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2p orbitals. These three 2p orbitals
are designated as 2px, 2py and 2pz. The third shell contains one 3s orbital,
three 3p orbitals and five 3d orbitals. Thus, the first shell can hold only two
electrons, the second shell eight electrons and the third shell up to 18
electrons, and so on. As the number of electrons goes up, the shell numbers
also increase. Therefore, electron shells are identified by the principal
quantum number, n¼ 1, 2, 3 and so on.
The electronic configuration of an atom describes the number of electrons
that an atom possesses, and the orbitals in which these electrons are
placed. The arrangements of electrons in orbitals, subshells and shells are
called electronic configurations. Electronic configurations can be repre-
sented by using noble gas symbols to show some of the inner electrons, or
by using Lewis structures in which the valence electrons are represented
by dots.
Valence is the number of electrons an atom must lose or gain to attain the
nearest noble gas or inert gas electronic configuration. Electrons in the outer
shells that are not filled are called valence electrons.
The ground-state electronic configuration is the lowest energy, and the
excited-state electronic configuration is the highest energy orbital. If
energy is applied to an atom in the ground state, one or more electrons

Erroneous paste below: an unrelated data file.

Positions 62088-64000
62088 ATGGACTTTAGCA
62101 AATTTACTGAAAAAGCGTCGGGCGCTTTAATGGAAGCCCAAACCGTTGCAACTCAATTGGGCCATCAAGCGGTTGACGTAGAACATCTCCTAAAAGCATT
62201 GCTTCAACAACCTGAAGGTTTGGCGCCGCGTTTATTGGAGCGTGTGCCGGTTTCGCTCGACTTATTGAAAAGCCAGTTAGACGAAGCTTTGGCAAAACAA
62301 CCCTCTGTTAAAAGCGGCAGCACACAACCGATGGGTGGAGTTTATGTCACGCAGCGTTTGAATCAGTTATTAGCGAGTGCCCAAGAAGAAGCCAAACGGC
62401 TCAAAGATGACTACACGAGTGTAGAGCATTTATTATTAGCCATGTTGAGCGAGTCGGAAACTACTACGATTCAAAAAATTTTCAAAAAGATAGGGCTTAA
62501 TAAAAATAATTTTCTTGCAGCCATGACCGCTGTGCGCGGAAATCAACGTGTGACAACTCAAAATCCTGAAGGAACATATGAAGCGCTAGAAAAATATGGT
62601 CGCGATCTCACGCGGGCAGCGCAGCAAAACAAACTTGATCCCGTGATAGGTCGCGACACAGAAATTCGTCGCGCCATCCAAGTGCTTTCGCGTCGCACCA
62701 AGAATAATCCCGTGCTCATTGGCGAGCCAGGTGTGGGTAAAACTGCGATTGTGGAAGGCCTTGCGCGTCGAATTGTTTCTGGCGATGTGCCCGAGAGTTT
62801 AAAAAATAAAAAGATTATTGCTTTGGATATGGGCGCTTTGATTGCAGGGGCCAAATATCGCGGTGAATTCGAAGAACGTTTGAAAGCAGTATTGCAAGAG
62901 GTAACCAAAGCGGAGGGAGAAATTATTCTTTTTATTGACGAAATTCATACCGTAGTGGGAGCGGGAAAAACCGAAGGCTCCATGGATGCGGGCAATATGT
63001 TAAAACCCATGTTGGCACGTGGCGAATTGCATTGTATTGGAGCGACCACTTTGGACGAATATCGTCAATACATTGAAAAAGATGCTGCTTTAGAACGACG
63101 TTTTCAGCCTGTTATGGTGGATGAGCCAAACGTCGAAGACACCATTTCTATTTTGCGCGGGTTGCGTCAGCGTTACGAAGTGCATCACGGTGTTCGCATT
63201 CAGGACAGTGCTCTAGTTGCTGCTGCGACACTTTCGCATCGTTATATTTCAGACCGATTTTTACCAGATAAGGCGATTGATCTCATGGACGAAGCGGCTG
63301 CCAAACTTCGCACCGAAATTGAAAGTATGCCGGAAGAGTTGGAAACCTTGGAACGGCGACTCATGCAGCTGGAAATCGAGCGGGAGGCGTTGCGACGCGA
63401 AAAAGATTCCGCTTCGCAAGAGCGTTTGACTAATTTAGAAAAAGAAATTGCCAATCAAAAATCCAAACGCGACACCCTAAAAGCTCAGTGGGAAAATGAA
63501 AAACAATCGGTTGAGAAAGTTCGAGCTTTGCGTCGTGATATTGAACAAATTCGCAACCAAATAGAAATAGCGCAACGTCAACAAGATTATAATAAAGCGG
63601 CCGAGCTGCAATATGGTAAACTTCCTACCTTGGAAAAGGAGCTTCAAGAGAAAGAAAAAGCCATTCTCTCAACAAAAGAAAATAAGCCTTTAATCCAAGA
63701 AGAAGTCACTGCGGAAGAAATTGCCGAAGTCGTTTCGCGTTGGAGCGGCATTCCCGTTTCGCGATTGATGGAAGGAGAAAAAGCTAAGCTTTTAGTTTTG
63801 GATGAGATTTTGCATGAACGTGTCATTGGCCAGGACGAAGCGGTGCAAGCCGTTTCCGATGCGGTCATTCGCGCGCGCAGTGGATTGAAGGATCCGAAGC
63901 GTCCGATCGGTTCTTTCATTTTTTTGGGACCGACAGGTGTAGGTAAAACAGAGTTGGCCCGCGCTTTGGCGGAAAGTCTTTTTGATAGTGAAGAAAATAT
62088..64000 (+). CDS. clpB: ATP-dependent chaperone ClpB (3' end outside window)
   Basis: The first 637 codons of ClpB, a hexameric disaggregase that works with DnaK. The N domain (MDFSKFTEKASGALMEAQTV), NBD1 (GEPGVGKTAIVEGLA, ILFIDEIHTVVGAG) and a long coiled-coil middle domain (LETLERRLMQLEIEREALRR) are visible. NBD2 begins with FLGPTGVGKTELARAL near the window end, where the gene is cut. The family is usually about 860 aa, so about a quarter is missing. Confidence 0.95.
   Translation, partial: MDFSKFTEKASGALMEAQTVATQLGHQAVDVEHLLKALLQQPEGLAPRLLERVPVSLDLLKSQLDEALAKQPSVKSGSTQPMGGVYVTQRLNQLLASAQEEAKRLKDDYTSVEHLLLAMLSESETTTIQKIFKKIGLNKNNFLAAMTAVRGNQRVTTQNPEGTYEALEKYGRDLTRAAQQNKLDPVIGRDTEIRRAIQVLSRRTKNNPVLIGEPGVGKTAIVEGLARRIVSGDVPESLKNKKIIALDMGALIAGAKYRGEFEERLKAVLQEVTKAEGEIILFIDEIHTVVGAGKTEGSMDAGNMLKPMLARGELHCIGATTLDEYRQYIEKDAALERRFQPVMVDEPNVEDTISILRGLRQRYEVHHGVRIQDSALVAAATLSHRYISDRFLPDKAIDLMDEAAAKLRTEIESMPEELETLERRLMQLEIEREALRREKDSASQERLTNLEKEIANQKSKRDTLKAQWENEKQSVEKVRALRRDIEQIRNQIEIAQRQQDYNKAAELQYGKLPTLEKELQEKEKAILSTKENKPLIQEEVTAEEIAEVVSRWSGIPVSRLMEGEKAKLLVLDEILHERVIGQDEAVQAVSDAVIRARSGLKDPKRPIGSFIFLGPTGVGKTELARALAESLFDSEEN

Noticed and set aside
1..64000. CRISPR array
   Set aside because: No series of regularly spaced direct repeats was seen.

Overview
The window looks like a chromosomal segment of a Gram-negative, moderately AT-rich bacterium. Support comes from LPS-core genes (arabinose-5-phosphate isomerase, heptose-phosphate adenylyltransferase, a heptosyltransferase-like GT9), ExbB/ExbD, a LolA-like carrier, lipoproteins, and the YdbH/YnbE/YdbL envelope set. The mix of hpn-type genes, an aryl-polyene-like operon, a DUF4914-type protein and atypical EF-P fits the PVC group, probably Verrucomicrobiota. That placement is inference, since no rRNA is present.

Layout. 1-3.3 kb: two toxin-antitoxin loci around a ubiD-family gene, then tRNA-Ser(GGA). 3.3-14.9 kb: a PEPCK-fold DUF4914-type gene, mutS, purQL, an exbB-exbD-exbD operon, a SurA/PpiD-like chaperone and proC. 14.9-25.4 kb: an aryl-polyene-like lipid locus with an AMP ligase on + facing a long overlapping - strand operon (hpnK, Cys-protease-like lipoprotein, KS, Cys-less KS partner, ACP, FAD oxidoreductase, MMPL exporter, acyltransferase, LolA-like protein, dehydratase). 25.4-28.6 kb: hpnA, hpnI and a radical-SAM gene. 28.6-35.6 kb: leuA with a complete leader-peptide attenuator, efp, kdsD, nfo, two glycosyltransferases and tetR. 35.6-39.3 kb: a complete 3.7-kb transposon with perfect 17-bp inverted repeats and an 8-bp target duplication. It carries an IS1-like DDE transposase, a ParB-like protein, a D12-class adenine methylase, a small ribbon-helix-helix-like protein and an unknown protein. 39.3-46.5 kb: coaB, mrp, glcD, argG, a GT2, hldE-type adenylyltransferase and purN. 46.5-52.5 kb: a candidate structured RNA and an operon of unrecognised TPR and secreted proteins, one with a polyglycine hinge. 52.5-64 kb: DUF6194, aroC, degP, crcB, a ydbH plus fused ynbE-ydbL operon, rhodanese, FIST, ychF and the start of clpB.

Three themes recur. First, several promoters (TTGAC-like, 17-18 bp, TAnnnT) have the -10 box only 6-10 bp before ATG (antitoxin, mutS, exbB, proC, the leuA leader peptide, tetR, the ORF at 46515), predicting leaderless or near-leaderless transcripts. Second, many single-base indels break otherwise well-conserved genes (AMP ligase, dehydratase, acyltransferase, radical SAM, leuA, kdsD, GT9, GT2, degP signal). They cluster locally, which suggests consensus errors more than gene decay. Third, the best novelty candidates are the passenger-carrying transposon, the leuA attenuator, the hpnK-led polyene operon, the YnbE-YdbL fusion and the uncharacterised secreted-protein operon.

can jump into a higher energy orbital. Thus, it takes a greater energy to
remove an electron from the first shell of an atom than from any other
shells. For example, the sodium atom has electronic configuration of two,
eight and one. Therefore, to attain the stable configuration, the Na atom
must lose one electron from its outermost shell and become the nearest
noble gas configuration, i.e. the configuration of neon, which has the
electronic configuration of two and eight. Thus, sodium has a valence of 1.
Since all other elements of Group IA in the periodic table have one
electron in their outer shells, it can be said that Group IA elements have a
valence of 1.
At the far end on the right hand side of the periodic table, let us take
another example, chlorine, which has the electronic configuration of two,
eight and seven, and the nearest noble gas is argon, which has the electronic
configuration of two, eight and eight. To attain the argon electronic
configuration chlorine must gain one electron. Therefore, chlorine has a
valence of 1. Since all other elements of Group 7A in the periodic table have
seven electrons in their outermost shells and they can gain one electron, we
can say that the Group 7A elements have a valence of 1.
Shell Total number of shell electrons Relative energies of shell electrons
4 32 Higher
3 16
\ufffd\ufffd!2 8
1 2 Lower
Each atom has an infinite number of possible electronic configurations. We
are here only concerned with the ground-state electronic configuration,
which has the lowest energy. The ground-state electronic configuration of an
atom can be determined by the following three principles.
\ufffd The Aufbau principle states that the orbitals fill in order of increasing
energy, from lowest to highest. Because a 1s orbital is closer to the
nucleus it is lower in energy than a 2s orbital, which is lower in energy
than a 3s orbital.
\ufffd The Pauli exclusion principle states that no more than two electrons can
occupy each orbital, and if two electrons are present, their spins must be
paired. For example, the two electrons of a helium atom must occupy the
1s orbital in opposite spins.
\ufffd Hund\u2019s rule explains that when degenerate orbitals (orbitals that have
same energy) are present but not enough electrons are available to fill all
the shell completely, then a single electron will occupy an empty orbital